K9 - Timequake A new improved model was introduced at the start of season 16, with improved electronics, but the character still had its limits, being written out of some stories altogether.

When John Nathan Turner took over as the producer in 1980, he decided to have the character written out, and at the end of the story Warrior's Gate, K-9 finally left the Doctor. Just a year later the character was back, alongside former companion Elisabeth Sladen, in a one-off adventure K-9 and Company. The first television spin-off from the main series of Doctor Who.

K-9 made a final classic series appearance in the twentieth-anniversary story The Five Doctors.

It was in 2006 that the character returned to the screen in the revamped version of Doctor Who in a story by Toby Whithouse. School Reunion also brought Sarah Jane Smith, in the person of Elisabeth Sladen back into Doctor Who, an appearance that would lead to the commissioning of The Sarah Jane Adventures, also featuring the Robot Dog.

In 2010 an Australian produced series, featuring a redesigned K-9, was broadcast, consisting of 26, 30-minute episodes. The series was produced independently of the BBC, so no BBC owned characters could appear. The series was shown on Channel 10 in Australia and Channel 5 in the UK.

Forty years after his first appearance, K-9's character is still in production, with original co-creator Bob Baker, along with Paul Tams working on a feature film, K9: TimeQuake which will feature the robot dog up against classic Doctor Who villain Omega.




Moments in Time - Return of the CybermenBookmark and Share

Thursday, 31 August 2017 - Reported by Marcus
Cover Issues 31 August 1967 (Credit: Radio Times)Moments in TimeFifty years ago today, on Thursday 31st August 1967, sixpence would buy you the new issue of Radio Times, and for the fifth time Doctor Who featured on the front cover.

Previous covers had marked the start of Marco Polo, The Web Planet, The Chase and Power of the Daleks, but this was the first cover to herald the start of a new season for the programme, returning in the coming weekend for its fifth year.

The focus of the cover was firmly on the adversaries the Doctor would face in the new series. The Cybermen were returning for the third time in less than a year. Inside an article promised new adventures along with a new threat, the Cybermats.

Doctor Who had undergone a complete transformation over the past year. When Season four began in September 1966 William Hartnell was still clinging onto the controls of the TARDIS, along with companions Ben and Polly, played by Anneke Wills and Michael Craze. Now twelve months later there was a completely new team in the ship led by Patrick Troughton, aided by the young Scottish piper Jamie McCrimmon played by Frazer Hines, and the recently orphaned girl from the 19th Century, Victoria played by Deborah Watling.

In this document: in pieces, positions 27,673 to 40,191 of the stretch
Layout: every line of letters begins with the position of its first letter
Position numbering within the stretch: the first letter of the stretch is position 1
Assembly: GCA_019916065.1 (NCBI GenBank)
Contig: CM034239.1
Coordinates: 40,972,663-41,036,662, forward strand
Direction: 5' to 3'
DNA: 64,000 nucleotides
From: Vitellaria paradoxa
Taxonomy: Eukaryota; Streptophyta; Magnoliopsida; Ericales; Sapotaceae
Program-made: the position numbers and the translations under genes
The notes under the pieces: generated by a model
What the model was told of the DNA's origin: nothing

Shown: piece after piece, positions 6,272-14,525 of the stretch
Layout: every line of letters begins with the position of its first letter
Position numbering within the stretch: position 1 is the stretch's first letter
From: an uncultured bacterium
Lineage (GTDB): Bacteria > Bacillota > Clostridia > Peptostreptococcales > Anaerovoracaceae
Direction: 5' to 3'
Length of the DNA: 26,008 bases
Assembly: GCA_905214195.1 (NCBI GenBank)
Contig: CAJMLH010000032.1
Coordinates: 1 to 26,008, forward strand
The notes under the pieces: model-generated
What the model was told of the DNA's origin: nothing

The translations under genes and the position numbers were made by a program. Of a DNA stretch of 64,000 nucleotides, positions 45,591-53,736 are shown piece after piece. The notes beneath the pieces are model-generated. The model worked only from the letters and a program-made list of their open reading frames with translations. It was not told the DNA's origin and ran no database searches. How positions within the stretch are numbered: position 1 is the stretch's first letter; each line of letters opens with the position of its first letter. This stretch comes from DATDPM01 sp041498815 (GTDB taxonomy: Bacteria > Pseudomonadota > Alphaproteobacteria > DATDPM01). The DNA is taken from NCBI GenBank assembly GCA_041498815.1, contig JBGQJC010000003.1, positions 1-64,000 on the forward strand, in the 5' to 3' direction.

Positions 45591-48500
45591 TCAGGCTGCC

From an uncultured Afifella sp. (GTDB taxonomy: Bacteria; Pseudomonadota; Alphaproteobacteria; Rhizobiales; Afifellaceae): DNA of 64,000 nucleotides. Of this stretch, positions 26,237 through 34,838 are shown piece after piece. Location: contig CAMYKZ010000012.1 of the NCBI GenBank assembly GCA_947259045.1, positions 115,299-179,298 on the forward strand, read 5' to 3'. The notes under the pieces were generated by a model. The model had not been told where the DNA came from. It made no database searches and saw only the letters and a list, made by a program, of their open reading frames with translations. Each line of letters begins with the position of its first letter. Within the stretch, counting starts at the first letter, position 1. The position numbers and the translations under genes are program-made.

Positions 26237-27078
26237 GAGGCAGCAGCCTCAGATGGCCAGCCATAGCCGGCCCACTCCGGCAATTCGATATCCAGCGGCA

The risk of recasting the series had paid off and the series had built a loyal following who would await each adventure to unfold on Saturday Evenings. Ratings had stabilized with around 7 million tuning in each week, up from the 5 million the series was getting at the end of the Hartnell era. Audience appreciation was also up by around 10 points to average in the high fifties.

Behind the scenes, change was also afoot. Producer Innes Lloyd was keen to move on having been in charge of the series since April 1966. He was lining up actor and writer Peter Bryant as his replacement.

One loss the production team was having to deal with was the decision of Terry Nation to withdraw the use of the Daleks from Doctor Who and new monsters were needed. Over the next year, viewers would be introduced to The Ice Warriors and the Yeti. As season five launched, the first story of the series was safely on tape, having been recorded at the end of the Season Four production block. After a short holiday, the Team would soon be spending a week in Snowdonia, filming scenes for the upcoming story The Abominable Snowman. Before long they would be back in the comfort of Lime Grove Studio D ready to slip back into the old familiar pattern of 4 days rehearsal before recording each episode on a Saturday evening.

In 1967 Saturday night television looked very different to today. After live sport in Grandstand, Juke Box Jury assessed the hits of the day. Doctor Who then led the BBC 1 Saturday evening schedule, which was still very much dominated by American imports. Match of the Day carried the football highlights and after a talk on the history of the Trade Union Movement, the station closed down and the nation went to bed at 11.15pm.

Credit: Radio Times Credit: Radio Times




Moments in Time - Welcome to The Highland PiperBookmark and Share

Saturday, 17 December 2016 - Reported by Marcus
Moments in TimeIt was fifty years ago today, on Saturday 17th December 1966, that the Second Doctor met a young highland piper, James Robert McCrimmon, someone who would stay with him through the rest of his incarnation, becoming the longest serving companion in the history of the series.